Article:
Here are a few places you can help keep that forward momentum going:



The New Science of Love (from the Book “Love Sense”)

March 14, 2014

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photo via Flickr

The new book Love Sense by clinical psychologist Dr. Sue Johnson tries to take some of the mystery out of that big emotion. While that may not sound very romantic, Johnson is dedicated to the scientific exploration of love so that we may have better, more-fulfilling, more intimate long-term relationships — especially in a world where independence, isolation and non-monogamy are growing more common. Her book offers real-life examples and practical exercises, based on the Emotionally Focused Therapy she developed in her own practice. Last week we featured the first part of Chapter 1 on the history of love; below is the next section, which lists the recent findings in the latest scientific research on love.

 

Love Sense” by Dr. Sue Johnson

from Chapter 1: Revolution

Merriam-Webster’s Collegiate Dictionary defines revolution as “a fundamental change in the way of thinking about or visualizing something: a change of paradigm.” And that is exactly what has happened to adult love in the field of social sciences. Two decades ago, love didn’t get much respect as a topic of study. No emotion did. René Descartes, the French philosopher, associated feelings with our lower animal nature and thus considered them something to be overcome. What marked us as superior animals was our ability to reason. Cogito ergo sum—“I think, therefore I am,” he famously proclaimed.

Emotions were not rational and therefore suspect. And love was the most irrational and suspect of all, thus not a fit subject for scientists, the supreme rationalists. Scan the subject index of professor Ernest Hilgard’s exhaustive historical review Psychology in America, published in 1993, and you won’t find the word love. Young researchers were routinely warned off the topic. I remember being told in graduate school that science does not deal with nebulous, soft indefinables, such as emotion, empathy, and love.

The word revolution also means “an uprising.” Social scientists began to recognize that much of their work was not addressing public concerns about the quality of everyday life. So a quiet movement, without riots or bullets, began in campus laboratories and academic journals, challenging the orthodox adherence to studies of simple behaviors and how to change them. New voices began to be heard, and suddenly, in the 1990s, emotions emerged as legitimate topics of inquiry. Happiness, sorrow, anger, fear—and love—started appearing on the agenda of academic conferences in a multitude of disciplines, from anthropology to psychology to sociology. Feelings, it was becoming apparent, weren’t random and senseless, but logical and “intelligent.”

At the same time, therapists and mental health professionals began adjusting their frame of reference in dealing with relationship issues, especially romantic ones. For years they had focused their attention on the individual, believing that any turmoil could be traced back to a person’s own troubled psyche. Fix that and the relationship would improve. But that wasn’t what was happening. Even when individuals grasped why they acted a certain way and tried to change, their love relationships often continued to sour.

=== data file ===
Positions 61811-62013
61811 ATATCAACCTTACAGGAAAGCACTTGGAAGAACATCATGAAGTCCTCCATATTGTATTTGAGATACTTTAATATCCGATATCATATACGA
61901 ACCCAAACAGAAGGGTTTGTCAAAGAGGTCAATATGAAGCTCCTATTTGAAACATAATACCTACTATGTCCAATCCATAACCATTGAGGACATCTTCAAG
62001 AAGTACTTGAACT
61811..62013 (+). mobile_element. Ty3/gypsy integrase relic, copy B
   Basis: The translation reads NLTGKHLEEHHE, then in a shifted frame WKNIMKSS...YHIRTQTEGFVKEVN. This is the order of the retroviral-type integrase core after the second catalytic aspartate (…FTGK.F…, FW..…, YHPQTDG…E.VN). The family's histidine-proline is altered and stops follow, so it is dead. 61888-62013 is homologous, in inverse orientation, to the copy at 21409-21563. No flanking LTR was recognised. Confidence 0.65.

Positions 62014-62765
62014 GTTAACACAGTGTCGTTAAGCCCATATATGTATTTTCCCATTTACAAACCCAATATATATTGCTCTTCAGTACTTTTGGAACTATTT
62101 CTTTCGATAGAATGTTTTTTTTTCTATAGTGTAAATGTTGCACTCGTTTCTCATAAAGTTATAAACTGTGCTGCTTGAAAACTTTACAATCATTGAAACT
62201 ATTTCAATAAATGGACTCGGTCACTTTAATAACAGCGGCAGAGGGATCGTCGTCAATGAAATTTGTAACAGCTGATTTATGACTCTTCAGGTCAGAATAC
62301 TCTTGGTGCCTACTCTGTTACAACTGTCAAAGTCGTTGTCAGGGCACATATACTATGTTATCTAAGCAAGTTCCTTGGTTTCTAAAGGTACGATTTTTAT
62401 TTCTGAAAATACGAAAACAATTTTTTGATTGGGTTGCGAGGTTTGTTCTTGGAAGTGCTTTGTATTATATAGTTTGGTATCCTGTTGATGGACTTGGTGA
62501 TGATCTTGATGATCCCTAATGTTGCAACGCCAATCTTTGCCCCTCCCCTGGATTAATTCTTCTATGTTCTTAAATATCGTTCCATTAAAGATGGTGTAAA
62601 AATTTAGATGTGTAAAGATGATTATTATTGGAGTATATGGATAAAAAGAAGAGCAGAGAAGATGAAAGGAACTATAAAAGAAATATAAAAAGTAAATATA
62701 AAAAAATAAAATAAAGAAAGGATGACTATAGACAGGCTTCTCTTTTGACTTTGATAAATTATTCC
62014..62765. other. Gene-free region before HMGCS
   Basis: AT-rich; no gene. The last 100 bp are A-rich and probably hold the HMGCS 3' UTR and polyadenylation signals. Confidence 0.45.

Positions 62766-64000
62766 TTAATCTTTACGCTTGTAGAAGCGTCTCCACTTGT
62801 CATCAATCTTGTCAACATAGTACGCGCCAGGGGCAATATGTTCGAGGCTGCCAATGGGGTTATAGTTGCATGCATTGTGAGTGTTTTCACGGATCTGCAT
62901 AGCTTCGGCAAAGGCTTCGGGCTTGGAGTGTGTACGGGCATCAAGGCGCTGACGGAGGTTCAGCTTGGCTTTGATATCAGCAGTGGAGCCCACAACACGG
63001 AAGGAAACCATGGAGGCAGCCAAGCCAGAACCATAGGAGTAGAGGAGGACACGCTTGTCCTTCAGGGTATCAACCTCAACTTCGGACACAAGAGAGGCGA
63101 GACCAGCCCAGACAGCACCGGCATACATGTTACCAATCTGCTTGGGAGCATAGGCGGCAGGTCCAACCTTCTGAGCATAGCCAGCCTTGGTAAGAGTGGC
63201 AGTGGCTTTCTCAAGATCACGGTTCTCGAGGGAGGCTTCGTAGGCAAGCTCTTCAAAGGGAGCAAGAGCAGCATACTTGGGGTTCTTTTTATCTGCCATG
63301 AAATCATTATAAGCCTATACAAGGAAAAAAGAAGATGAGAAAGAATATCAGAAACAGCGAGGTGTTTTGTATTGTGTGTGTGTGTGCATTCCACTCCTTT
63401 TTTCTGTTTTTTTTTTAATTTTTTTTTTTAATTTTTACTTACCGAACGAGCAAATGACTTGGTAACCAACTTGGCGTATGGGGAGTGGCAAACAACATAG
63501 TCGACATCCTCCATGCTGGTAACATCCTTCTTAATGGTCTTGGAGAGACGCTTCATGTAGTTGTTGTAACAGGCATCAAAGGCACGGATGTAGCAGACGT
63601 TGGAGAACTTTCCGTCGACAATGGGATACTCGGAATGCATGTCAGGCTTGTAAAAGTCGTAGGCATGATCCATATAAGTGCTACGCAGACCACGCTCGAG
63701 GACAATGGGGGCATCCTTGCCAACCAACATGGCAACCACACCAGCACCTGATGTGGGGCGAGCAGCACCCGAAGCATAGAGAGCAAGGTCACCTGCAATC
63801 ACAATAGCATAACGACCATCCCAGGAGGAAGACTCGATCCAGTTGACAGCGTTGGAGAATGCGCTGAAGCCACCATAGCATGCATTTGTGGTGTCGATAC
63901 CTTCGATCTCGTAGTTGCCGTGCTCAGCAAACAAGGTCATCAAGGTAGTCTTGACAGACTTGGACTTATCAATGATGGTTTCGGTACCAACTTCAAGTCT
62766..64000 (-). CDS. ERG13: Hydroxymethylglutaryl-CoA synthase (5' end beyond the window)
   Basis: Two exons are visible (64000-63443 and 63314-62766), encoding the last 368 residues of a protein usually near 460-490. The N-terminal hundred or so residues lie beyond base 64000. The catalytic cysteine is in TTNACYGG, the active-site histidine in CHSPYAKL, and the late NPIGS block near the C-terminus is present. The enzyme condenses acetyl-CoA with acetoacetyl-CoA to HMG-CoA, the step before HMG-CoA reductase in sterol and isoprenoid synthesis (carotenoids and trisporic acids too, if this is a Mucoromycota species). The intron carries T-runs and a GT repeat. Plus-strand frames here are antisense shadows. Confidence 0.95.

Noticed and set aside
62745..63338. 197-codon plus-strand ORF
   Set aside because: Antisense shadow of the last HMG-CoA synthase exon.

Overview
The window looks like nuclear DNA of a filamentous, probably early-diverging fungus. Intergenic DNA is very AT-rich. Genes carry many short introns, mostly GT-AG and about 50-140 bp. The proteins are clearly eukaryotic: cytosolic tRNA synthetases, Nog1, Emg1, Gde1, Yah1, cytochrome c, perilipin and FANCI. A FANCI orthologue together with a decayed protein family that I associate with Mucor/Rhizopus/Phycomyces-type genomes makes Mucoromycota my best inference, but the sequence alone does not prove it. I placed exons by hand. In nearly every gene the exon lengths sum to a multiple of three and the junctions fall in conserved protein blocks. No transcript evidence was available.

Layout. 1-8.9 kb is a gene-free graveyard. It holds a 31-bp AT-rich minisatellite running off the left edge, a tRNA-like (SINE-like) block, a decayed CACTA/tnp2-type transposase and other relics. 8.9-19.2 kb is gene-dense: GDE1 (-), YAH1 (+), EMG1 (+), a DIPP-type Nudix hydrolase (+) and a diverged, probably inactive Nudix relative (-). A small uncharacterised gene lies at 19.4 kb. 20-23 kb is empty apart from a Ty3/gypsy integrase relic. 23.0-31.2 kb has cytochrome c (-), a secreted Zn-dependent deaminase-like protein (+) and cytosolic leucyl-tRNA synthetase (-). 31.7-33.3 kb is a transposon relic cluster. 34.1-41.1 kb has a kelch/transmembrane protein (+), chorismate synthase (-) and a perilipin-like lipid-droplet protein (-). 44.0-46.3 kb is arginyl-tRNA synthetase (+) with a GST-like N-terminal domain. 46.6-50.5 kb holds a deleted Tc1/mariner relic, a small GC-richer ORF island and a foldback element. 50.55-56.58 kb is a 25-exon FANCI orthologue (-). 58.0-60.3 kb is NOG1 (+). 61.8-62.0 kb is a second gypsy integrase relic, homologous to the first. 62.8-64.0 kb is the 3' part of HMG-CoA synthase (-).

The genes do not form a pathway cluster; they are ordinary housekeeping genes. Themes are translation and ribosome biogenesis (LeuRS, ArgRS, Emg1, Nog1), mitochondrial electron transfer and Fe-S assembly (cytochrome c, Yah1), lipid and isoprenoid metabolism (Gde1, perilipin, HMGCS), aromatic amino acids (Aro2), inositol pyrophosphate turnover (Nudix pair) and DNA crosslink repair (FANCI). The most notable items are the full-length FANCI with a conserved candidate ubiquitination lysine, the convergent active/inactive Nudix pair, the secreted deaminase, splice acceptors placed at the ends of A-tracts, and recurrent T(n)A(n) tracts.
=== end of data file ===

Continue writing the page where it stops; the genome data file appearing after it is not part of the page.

Therapists realized that concentrating on one person didn’t give a complete picture. People in love relationships, just as in all relationships, are not distinct entities, acting independently; they are part of a dynamic dyad, within which each person’s actions spark and fuel reactions in the other. It was the couple and how the individuals “danced” together that needed to be understood and changed, not simply the individual alone. Researchers began videotaping couples recounting everyday hurts and frustrations, arguing over money and sex, and hassling over child-rearing issues. They then pored over these recordings, hunting for the critical moments of interaction when a relationship turned into a battlefield or wasteland. They kept an eye open, too, for moments when couples seemed to reach harmonious accord. And they looked for patterns of behavior.

Interest in emotions in general, and love in particular, also surged among “hard” scientists as advances in technology refined old tools and introduced new ones. A major hurdle to investigations had always been: How do you pin down something as vague and evanescent as a feeling? Or, as Albert Einstein lamented: “How on earth are you ever going to explain in terms of chemistry and physics so important a biological phenomenon as first love?”

The scientific method depends not only on observation and analysis but also on measurable, reproducible data. With the arrival of more sensitive tests and assays, neurobiologists launched inquiries into the chemistry of emotions. But the big push came with the advent of functional magnetic resonance imaging (fMRI). Neurophysiologists devised experiments that peer into the brain and actually see structures and areas lighting up when we are afraid, or happy, or sad—or when we love. Remember the old public service announcement showing an egg frying in a pan while a voice intones, “This is your brain on drugs”? Now we have films that actually do capture “This is your brain on love.”